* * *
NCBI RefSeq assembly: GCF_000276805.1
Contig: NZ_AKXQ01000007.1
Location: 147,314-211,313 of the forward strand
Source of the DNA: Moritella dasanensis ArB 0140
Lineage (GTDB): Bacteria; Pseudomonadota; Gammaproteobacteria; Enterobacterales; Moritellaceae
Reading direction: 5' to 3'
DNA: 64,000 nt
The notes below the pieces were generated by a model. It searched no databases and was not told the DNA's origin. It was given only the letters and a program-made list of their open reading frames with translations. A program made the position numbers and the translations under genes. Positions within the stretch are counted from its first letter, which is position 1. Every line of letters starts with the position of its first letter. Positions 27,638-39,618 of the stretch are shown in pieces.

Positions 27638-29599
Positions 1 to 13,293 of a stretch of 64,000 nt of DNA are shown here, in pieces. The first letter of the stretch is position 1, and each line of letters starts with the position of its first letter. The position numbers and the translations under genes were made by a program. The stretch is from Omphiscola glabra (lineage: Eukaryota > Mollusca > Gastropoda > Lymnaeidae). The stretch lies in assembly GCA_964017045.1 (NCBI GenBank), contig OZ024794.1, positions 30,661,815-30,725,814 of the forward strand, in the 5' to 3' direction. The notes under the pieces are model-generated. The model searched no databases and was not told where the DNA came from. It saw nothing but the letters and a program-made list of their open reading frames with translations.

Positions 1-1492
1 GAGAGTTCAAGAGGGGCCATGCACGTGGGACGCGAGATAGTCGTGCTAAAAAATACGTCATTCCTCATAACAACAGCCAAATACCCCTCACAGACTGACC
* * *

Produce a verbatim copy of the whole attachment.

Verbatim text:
NCBI RefSeq assembly: GCF_000276805.1
Contig: NZ_AKXQ01000007.1
Location: 147,314-211,313 of the forward strand
Source of the DNA: Moritella dasanensis ArB 0140
Lineage (GTDB): Bacteria; Pseudomonadota; Gammaproteobacteria; Enterobacterales; Moritellaceae
Reading direction: 5' to 3'
DNA: 64,000 nt
The notes below the pieces were generated by a model. It searched no databases and was not told the DNA's origin. It was given only the letters and a program-made list of their open reading frames with translations. A program made the position numbers and the translations under genes. Positions within the stretch are counted from its first letter, which is position 1. Every line of letters starts with the position of its first letter. Positions 27,638-39,618 of the stretch are shown in pieces.

Positions 27638-29599
Positions 1 to 13,293 of a stretch of 64,000 nt of DNA are shown here, in pieces. The first letter of the stretch is position 1, and each line of letters starts with the position of its first letter. The position numbers and the translations under genes were made by a program. The stretch is from Omphiscola glabra (lineage: Eukaryota > Mollusca > Gastropoda > Lymnaeidae). The stretch lies in assembly GCA_964017045.1 (NCBI GenBank), contig OZ024794.1, positions 30,661,815-30,725,814 of the forward strand, in the 5' to 3' direction. The notes under the pieces are model-generated. The model searched no databases and was not told where the DNA came from. It saw nothing but the letters and a program-made list of their open reading frames with translations.

Positions 1-1492
1 GAGAGTTCAAGAGGGGCCATGCACGTGGGACGCGAGATAGTCGTGCTAAAAAATACGTCATTCCTCATAACAACAGCCAAATACCCCTCACAGACTGACC